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"Vasa ... was a Swedish warship that was built from 1626 to 1628. The ship foundered and sank after sailing less than a nautical mile (ca 2 km) into her maiden voyage on 10 August 1628. Vasa fell into obscurity after most of her valuable bronze cannons were salvaged in the 17th century. She was located again in the late 1950s, in a busy shipping lane just outside the Stockholm harbor. She was salvaged with a largely intact hull on 24 April 1961. She was housed in a temporary museum called Wasavarvet ("The Wasa Shipyard") until 1987, and was then moved to the Vasa Museum in Stockholm. The ship is one of Sweden's most popular tourist attractions and, as of 2007, has attracted more than 25 million visitors.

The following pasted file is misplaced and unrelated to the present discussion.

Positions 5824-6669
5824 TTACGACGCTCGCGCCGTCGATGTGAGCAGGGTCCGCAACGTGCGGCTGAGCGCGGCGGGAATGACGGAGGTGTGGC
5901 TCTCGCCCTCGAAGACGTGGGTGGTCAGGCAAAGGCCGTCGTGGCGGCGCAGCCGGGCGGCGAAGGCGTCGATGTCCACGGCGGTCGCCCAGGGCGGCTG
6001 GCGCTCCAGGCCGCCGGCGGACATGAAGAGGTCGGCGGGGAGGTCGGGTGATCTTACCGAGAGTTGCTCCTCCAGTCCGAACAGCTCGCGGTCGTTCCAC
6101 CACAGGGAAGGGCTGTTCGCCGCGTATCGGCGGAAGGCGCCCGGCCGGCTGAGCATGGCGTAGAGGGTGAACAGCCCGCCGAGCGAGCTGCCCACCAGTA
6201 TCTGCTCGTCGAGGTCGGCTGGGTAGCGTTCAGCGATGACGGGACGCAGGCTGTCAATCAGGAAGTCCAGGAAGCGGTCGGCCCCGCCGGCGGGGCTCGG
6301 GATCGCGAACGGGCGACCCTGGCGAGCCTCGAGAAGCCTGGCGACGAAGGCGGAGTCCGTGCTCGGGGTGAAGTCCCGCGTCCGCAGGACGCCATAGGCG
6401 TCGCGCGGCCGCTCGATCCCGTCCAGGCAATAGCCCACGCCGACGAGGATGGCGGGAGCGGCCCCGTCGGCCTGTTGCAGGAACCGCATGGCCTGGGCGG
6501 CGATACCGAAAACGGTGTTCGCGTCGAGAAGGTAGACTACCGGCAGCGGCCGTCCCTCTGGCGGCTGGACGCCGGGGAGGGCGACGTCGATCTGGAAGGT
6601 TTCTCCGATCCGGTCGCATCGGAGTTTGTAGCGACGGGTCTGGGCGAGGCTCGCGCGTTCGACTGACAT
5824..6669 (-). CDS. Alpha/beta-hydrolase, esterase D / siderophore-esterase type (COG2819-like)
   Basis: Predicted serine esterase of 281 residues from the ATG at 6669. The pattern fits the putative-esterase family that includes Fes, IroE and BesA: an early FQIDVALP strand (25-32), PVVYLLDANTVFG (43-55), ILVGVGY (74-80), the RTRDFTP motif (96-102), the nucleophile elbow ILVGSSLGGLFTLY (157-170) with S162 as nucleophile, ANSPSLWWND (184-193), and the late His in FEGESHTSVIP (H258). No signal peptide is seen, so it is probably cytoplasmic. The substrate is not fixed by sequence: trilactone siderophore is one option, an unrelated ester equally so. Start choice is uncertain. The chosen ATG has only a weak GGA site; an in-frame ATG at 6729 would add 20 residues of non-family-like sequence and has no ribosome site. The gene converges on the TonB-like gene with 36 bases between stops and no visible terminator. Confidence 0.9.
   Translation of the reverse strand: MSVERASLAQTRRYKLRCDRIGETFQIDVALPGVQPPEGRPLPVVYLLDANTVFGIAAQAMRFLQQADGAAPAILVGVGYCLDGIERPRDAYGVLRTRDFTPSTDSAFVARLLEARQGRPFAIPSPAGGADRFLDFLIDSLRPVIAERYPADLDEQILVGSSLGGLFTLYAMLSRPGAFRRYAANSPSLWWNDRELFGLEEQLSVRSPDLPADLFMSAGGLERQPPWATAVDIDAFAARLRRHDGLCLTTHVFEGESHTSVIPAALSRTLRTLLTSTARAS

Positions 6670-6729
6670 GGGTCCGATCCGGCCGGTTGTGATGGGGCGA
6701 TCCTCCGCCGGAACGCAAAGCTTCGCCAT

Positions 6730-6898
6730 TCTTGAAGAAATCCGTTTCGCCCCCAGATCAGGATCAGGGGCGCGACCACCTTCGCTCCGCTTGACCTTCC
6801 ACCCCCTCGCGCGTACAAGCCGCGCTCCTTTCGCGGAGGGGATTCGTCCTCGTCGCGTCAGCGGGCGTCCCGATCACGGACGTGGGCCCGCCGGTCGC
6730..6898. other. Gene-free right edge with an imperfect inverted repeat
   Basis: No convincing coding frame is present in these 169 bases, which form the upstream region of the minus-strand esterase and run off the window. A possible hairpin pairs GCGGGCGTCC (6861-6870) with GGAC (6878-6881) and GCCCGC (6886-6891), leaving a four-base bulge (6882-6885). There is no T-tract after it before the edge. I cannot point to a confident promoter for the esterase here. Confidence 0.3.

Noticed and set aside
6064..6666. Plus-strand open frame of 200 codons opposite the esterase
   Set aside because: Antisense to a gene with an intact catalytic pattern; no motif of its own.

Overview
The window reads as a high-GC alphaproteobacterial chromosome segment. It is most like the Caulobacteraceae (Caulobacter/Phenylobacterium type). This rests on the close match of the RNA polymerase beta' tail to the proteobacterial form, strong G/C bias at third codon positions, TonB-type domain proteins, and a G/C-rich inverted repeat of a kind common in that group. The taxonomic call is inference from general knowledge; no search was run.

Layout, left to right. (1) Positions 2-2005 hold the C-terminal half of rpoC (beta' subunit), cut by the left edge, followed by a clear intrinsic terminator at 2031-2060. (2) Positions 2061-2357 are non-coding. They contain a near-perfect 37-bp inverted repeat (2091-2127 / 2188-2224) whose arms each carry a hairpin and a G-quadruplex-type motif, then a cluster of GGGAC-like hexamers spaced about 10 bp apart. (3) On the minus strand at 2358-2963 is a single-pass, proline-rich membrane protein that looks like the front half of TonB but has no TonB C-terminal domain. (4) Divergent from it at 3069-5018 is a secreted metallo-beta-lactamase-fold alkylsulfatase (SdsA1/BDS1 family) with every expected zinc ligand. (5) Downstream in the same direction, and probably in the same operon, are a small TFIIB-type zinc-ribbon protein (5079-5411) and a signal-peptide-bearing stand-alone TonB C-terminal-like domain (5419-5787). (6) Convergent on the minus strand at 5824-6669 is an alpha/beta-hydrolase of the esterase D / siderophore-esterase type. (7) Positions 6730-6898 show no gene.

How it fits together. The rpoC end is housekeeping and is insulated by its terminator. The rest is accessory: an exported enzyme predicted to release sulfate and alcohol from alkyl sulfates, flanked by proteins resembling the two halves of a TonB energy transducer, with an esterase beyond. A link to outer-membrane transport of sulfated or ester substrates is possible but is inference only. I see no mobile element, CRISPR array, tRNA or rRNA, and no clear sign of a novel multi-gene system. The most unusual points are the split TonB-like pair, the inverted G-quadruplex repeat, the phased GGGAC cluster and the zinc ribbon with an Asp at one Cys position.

"Vasa was built top-heavy and had insufficient ballast. Despite an obvious lack of stability in port, she was allowed to set sail and foundered a few minutes later when she first encountered a wind stronger than a breeze. The impulsive move to set sail resulted from a combination of factors. Swedish king Gustavus Adolphus, who was abroad on the date of her maiden voyage, was impatient to see Vasa join the Baltic fleet in the Thirty Years' War. At the same time, the king's subordinates lacked the political courage to discuss the ship's structural problems frankly or to have the maiden voyage postponed. An inquiry was organized by the privy council to find someone responsible for the disaster, but no sentences were handed out."